9.4 Optimal Allocation of Resources to Fight Infectious Diseases

Recent papers have examined the optimal allocation of resources to fight infectious disease, especially in the context of disease treatment. Given the inevitable constraint of limited treatment resources, there is not enough money to treat all infected individuals, even for a disease like HIV with unprecedented resources made available for treatment. For instance, in Zambia, a country with one of best-funded malaria control programs in Sub-Saharan Africa, only 13 percent of children with malaria receive effective treatment. Questions of optimal allocation of resources across different populations are not just of academic interest. International policy makers at the World Health Organization and the Global Fund for AIDS, TB, and Malaria, as well as national ministries of health, are charged with allocating limited treatment resources across different populations that have different prevalence levels of infection. Although the stated objective of these agencies is to reduce the burden of disease, the focus is on populations with the highest burden of disease.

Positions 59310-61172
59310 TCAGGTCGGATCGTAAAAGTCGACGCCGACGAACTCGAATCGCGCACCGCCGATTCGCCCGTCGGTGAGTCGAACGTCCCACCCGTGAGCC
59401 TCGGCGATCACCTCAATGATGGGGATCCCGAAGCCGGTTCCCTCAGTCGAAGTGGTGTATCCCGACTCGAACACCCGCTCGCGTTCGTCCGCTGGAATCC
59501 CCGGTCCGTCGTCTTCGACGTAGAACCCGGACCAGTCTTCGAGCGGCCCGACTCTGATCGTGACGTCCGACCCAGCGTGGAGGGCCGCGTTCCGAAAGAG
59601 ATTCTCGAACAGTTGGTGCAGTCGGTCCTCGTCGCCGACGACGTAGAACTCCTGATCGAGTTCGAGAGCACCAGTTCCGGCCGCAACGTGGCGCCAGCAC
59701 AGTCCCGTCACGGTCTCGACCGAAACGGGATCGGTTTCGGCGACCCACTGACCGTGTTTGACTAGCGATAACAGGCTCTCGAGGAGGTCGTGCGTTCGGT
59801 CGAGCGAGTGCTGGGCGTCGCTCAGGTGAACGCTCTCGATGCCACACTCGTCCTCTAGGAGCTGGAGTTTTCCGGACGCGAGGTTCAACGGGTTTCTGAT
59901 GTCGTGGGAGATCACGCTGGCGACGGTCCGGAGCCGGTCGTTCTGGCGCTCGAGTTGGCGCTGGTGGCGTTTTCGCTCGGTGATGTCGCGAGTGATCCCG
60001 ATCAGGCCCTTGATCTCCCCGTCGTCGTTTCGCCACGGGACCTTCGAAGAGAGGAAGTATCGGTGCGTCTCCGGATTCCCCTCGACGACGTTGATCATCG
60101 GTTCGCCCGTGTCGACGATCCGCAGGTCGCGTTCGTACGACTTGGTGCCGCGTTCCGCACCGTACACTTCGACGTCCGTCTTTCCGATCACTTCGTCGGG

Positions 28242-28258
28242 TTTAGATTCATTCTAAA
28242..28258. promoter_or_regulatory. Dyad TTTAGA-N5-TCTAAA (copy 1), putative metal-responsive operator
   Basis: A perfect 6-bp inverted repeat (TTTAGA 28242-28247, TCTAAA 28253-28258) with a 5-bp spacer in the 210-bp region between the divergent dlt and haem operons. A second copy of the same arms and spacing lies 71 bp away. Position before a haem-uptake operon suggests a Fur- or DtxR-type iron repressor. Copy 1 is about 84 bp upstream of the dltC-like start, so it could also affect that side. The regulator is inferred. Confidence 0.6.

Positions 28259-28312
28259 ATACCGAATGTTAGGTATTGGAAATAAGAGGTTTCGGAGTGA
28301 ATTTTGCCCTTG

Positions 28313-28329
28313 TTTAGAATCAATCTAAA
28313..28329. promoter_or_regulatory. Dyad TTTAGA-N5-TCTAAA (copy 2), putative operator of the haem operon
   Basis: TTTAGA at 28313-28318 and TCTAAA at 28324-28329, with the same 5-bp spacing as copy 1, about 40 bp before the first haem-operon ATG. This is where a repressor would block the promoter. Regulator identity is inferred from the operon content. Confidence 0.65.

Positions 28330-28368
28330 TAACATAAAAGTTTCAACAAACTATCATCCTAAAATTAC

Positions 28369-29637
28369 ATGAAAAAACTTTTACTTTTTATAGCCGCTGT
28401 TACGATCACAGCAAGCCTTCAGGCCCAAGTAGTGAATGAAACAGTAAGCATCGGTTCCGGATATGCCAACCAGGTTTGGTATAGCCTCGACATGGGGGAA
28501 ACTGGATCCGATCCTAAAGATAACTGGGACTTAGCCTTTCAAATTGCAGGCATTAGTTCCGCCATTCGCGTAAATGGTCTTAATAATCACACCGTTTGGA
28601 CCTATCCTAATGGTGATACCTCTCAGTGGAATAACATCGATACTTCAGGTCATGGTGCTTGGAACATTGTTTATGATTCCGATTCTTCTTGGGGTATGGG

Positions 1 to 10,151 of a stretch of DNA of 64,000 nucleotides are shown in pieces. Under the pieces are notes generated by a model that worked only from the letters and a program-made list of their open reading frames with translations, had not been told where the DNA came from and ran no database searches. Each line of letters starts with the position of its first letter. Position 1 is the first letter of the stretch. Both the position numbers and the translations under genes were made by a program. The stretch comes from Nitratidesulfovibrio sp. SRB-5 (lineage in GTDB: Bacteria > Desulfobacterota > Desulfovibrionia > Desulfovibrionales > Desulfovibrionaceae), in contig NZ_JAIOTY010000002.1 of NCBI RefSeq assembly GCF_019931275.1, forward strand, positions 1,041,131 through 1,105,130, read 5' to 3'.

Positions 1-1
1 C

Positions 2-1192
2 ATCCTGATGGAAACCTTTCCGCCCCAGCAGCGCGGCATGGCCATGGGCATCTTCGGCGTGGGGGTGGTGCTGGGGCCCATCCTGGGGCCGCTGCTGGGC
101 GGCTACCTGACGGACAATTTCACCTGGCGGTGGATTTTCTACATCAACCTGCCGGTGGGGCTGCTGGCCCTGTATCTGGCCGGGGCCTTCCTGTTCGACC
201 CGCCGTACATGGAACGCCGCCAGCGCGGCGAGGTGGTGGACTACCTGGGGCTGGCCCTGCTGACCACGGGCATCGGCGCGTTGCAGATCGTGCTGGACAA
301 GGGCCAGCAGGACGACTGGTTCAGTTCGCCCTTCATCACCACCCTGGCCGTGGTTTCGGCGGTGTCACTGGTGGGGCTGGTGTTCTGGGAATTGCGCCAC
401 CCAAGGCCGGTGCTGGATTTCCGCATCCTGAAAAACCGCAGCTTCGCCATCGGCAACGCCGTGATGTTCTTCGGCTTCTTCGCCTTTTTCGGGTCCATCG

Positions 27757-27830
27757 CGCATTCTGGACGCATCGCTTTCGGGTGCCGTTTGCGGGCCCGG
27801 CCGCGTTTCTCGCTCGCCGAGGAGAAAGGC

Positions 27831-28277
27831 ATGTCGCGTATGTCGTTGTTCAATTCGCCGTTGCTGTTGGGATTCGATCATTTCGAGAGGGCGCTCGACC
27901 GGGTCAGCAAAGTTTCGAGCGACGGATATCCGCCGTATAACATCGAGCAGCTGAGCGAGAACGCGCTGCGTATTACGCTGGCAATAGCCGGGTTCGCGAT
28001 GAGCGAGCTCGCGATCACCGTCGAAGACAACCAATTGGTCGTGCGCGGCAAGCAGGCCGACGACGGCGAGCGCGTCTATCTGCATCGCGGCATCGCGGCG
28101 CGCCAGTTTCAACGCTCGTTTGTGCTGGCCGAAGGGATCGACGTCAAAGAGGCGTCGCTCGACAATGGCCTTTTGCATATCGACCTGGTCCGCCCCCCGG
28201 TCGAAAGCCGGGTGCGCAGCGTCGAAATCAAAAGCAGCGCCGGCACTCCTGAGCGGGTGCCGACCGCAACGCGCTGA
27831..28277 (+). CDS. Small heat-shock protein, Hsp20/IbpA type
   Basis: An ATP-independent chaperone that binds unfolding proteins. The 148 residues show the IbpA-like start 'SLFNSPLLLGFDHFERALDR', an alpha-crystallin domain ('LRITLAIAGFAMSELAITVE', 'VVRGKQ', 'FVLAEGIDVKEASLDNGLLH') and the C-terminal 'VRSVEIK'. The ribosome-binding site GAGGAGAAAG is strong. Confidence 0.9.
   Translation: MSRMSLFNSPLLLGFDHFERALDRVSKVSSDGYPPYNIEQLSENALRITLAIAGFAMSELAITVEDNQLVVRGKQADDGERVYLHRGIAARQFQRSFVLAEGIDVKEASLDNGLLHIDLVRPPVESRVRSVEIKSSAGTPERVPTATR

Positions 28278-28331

There is a long literature of applying optimal control theory in the context of epidemiological models. ReVelle et al. (1967) analyzed how best to allocate treatment resources to contain tuberculosis. Sanders 1971 and Sethi 1974 evaluated the socially optimal level of treatment under the assumption of linear treatment costs in an optimal control framework but disagreed on whether the optimal treatment level followed a bang-bang path or was singular.

Choosing the best policy calls for a combination of epidemiological and economic insights, an approach that has been taken in recent papers in both economics and epidemiology (Goldman and Lightwood 1997; Rowthorn and Brown 2003; Smith et al. 2005). Other papers have examined the optimal allocation of resources in a dynamic setting. Gersovitz and Hammer (2004, 2005) evaluate the optimal allocation of resources between prevention and treatment by a social planner and compare this decision with that made by representative individuals who ignore disease externalities.